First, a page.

Cambodia Travel Guide
Nonetheless, travellers to Cambodia will be richly rewarded by doing a little research into the country’s recent history. Civil war and genocide are of central importance to contemporary Cambodia. Hostilities ended in the mid-1990s but the country continues to struggle to recover from the previous 20 years of violence. War has ceased but the power vacuum has quickly been replaced by a political system recognised as one of the most corrupt in the world.
Tourists are returning in large numbers, flocking to Angkor, a stunning complex of Hindu and Buddhist temples uncovered in the heart of Cambodia’s jungle. A visit to Phnom Penh, the nation’s capital, is the best way to understand the atrocities of the Khmer Rouge and is a must for all travellers. At the same time, travelling to places like Kratié and Ratanakiri Province can help travellers understand Cambodians as they live today.
The Rise and Fall of Angkor
Before the rise of Angkor there were several smaller Khmer kingdoms such as Funan, which was at its height from the 1st to 6th century AD, and Chenla. The Khmer Empire, with its capital of Angkor, flourished from the 9th century till the 13th century. The empire shared close cultural ties to Java, at that time a Hindu empire, and India. The empire converted from Hinduism and Mahayana Buddhism to Theravada Buddhism in the 13th century. The main legacy of this empire are the amazing temples and city of Angkor. Many anthropologists believe that Angkor was the largest pre-industrial urban center in the world, covering a larger surface area than modern day New York City.
While there is still mush debate about the issue, many scholars believe that Angkor fell because of the inability the Kings to maintain infrastructure like canals for rice production and transportation. This might be because a growing population demanded too much water to support the canal system. At the same time, the neighboring Thai kingdom of Ayutthaya was growing in power. The Thais starting attacking in 1350 and continued to attack the Khmers until finally sacking the city of Angkor in 1431.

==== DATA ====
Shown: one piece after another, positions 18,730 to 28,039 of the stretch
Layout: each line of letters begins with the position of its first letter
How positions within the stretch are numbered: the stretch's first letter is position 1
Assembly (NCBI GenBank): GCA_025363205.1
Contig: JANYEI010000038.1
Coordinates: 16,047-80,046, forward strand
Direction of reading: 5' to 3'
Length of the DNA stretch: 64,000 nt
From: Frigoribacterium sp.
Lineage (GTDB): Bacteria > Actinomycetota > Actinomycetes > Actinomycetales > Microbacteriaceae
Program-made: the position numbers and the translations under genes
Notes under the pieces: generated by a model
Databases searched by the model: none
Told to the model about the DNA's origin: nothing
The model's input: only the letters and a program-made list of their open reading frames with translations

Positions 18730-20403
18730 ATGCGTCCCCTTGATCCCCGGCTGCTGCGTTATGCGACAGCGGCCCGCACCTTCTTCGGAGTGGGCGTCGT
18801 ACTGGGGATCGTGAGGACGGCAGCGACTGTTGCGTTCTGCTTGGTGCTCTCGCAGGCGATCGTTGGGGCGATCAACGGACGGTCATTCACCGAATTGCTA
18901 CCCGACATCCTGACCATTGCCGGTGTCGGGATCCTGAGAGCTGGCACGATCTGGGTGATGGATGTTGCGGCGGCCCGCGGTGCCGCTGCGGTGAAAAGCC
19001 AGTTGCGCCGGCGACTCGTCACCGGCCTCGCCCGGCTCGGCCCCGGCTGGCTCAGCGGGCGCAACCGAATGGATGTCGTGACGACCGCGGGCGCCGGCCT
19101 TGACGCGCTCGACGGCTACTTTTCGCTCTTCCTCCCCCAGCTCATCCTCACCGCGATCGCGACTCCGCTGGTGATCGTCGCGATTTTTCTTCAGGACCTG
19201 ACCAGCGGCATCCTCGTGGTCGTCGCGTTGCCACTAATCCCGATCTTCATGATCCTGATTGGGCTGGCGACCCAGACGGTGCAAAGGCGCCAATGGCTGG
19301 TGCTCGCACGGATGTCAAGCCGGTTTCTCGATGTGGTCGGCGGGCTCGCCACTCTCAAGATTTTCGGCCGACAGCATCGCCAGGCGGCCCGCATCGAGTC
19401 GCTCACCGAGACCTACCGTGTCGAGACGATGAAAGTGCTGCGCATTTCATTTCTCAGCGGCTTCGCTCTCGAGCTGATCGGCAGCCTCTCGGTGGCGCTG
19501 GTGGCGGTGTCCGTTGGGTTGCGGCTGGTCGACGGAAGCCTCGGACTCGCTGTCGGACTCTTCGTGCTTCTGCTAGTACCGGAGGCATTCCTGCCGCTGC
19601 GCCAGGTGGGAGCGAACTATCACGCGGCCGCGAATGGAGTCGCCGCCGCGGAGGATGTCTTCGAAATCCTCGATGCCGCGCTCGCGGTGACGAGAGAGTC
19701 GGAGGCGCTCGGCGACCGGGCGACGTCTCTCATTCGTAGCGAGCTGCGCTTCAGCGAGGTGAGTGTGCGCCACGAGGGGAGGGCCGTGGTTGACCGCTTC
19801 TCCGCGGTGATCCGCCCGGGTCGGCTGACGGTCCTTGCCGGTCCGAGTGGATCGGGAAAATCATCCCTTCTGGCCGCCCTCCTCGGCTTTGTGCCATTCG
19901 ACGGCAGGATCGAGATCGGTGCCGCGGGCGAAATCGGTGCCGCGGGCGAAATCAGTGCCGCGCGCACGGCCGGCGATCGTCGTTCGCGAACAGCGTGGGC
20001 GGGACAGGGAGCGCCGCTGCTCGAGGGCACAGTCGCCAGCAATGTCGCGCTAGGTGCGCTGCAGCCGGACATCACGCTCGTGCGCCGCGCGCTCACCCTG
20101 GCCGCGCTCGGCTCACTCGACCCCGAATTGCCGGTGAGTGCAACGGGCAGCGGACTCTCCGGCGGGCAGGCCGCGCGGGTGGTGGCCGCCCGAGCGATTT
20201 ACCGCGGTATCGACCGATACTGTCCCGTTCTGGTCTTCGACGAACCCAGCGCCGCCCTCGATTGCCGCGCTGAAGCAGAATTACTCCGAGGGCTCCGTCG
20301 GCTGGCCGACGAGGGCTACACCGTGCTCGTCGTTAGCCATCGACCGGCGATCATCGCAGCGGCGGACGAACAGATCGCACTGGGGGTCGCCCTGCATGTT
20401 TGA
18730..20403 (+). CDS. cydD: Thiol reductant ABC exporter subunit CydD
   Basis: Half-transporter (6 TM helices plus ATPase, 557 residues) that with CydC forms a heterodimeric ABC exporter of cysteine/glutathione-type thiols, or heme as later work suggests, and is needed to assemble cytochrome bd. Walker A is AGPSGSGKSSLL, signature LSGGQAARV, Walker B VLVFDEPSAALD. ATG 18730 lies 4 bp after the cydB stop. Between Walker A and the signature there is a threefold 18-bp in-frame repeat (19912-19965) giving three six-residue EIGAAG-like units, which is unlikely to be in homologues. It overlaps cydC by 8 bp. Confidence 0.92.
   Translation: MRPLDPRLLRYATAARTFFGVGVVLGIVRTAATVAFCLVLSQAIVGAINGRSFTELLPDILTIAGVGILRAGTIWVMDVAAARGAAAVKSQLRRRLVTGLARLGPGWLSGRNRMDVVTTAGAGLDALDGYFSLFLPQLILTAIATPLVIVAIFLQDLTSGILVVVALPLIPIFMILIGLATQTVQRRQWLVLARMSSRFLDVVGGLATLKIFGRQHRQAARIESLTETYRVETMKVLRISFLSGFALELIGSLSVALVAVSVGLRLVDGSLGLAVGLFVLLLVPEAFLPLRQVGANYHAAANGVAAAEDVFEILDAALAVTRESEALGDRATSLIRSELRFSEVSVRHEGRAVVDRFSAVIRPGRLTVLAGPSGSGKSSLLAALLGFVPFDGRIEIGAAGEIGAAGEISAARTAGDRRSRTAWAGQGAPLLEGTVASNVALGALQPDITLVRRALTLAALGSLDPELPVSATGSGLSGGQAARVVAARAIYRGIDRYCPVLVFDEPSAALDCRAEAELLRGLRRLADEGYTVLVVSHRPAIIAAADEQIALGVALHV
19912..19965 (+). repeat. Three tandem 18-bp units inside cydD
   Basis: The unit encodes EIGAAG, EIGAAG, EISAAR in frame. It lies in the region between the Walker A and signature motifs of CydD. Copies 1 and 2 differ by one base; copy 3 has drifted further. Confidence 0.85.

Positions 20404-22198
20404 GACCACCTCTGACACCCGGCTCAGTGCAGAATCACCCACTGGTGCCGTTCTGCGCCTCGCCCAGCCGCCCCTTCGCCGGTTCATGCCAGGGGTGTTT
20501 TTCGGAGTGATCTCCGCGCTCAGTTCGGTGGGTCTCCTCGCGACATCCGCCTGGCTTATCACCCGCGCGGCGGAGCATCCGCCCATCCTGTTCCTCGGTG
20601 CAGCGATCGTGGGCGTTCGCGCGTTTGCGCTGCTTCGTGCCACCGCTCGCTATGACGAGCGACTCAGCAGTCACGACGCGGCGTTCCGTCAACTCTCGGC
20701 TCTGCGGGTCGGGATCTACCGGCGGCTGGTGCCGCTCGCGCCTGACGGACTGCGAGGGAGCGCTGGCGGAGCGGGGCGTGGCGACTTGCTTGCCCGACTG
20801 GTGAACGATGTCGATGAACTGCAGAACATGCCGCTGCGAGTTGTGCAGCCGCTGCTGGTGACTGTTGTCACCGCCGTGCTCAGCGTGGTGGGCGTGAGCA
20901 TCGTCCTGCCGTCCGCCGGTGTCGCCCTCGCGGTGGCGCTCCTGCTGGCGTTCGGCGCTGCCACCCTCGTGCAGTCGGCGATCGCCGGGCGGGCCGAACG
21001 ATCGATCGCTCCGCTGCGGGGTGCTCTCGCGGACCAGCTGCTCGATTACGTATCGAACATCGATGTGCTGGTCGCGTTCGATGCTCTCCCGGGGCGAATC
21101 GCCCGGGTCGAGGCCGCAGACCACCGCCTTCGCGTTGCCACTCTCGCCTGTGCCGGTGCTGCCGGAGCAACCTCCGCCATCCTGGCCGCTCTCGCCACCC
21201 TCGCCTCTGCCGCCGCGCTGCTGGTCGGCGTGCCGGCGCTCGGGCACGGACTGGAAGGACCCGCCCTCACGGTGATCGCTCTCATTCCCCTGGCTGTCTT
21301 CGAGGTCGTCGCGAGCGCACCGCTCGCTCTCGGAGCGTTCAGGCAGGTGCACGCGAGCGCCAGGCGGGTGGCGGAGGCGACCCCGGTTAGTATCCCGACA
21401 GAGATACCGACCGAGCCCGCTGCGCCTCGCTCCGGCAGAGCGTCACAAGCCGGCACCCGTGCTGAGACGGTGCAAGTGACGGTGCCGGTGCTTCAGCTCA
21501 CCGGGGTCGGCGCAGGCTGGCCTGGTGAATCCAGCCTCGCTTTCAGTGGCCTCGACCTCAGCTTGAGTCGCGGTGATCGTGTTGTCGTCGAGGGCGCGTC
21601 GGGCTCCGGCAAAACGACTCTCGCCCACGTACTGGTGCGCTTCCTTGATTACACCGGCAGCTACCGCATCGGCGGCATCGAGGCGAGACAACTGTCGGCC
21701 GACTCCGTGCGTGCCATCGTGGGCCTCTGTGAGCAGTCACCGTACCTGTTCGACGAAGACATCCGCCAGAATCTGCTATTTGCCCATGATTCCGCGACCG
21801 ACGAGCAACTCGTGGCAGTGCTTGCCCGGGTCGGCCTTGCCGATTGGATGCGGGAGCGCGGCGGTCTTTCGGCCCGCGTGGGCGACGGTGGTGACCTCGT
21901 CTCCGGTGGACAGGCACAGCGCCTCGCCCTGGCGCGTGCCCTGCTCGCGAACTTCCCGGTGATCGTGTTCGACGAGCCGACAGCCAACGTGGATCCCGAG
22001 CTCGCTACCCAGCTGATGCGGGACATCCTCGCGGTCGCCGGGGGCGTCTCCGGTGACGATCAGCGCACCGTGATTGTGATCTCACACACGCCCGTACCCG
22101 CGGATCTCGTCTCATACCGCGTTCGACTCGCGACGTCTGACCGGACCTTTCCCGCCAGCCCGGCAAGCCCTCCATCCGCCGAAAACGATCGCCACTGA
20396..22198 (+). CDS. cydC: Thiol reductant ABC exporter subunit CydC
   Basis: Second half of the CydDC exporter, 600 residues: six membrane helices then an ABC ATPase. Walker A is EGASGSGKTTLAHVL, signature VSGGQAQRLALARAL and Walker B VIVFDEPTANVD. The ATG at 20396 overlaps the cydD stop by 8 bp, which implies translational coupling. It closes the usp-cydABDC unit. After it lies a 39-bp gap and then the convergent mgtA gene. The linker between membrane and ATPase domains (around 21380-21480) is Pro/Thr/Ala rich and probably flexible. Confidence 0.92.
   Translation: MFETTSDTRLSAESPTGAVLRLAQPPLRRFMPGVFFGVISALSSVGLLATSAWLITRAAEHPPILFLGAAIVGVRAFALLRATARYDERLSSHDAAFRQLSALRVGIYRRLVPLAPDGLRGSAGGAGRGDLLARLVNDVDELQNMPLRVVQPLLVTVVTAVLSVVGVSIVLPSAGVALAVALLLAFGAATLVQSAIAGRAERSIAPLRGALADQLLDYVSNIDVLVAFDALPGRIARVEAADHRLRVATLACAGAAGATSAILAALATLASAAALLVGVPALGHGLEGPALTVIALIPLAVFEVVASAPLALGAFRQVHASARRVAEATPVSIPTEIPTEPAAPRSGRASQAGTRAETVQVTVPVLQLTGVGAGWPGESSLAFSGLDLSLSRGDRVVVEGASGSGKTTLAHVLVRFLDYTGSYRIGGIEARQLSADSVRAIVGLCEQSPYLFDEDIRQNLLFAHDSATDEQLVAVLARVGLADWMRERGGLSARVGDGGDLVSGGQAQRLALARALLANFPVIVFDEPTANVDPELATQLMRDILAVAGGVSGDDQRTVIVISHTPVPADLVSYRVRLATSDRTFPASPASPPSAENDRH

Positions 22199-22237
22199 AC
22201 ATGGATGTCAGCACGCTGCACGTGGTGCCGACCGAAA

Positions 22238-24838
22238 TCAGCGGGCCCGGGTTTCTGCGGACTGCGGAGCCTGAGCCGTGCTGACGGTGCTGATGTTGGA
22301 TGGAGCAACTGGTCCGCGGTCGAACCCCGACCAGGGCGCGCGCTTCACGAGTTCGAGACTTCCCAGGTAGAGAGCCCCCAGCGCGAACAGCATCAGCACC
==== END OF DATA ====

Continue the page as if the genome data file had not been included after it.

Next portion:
The period between the mid 15th century and the take over by France in 1863 is considered Cambodia’s Dark Ages. The Thais and Vietnamese slowly spread into Cambodia’s territory. When the Thais sacked the new capital of Oudong it was almost impossible for the Khmer government to recover because the Thais marched thousands of peasants, skilled artisans, scholars and members of the Buddhist clergy back to their capital. Without its brain and manpower, the Khmer empire further declined. The Vietnamese slow move into the Mekong delta also didn’t help, and by the end of the 17th century the Vietnamese had complete control of the delta and the coastline. By the mid 18th century, the Vietnamese reached their current day borders. This made the Khmer Empire dependent on Vietnam’s permission for sea trade. These events put the Khmer kings into a submissive position to their neighbors. The Vietnamese and Thais continued to fight over control of Cambodia until 1863.
In 1863, when Cambodia became a protectorate of France, the process of forcing the Vietnamese and the Thais to hand Cambodia over to the French started. In 1887, the French announced the formation of the Union of Indochina and the final piece was added in 1893, when France forced the Thais to annex Laos to them. Cambodia was viewed as the backwater of the colonial empire and very little development happened in the area.
France maintained control of the Khmer Kings and therefore maintained control of the country. The French built some roads and encouraged rice cultivation but not much else. A nationalist movement began to grow in the 1930s, which became particularly fervent during World War II. Shortly after the war, a young King Sihanouk successfully campaigned for complete independence from Cambodia, and France gave up power in 1953.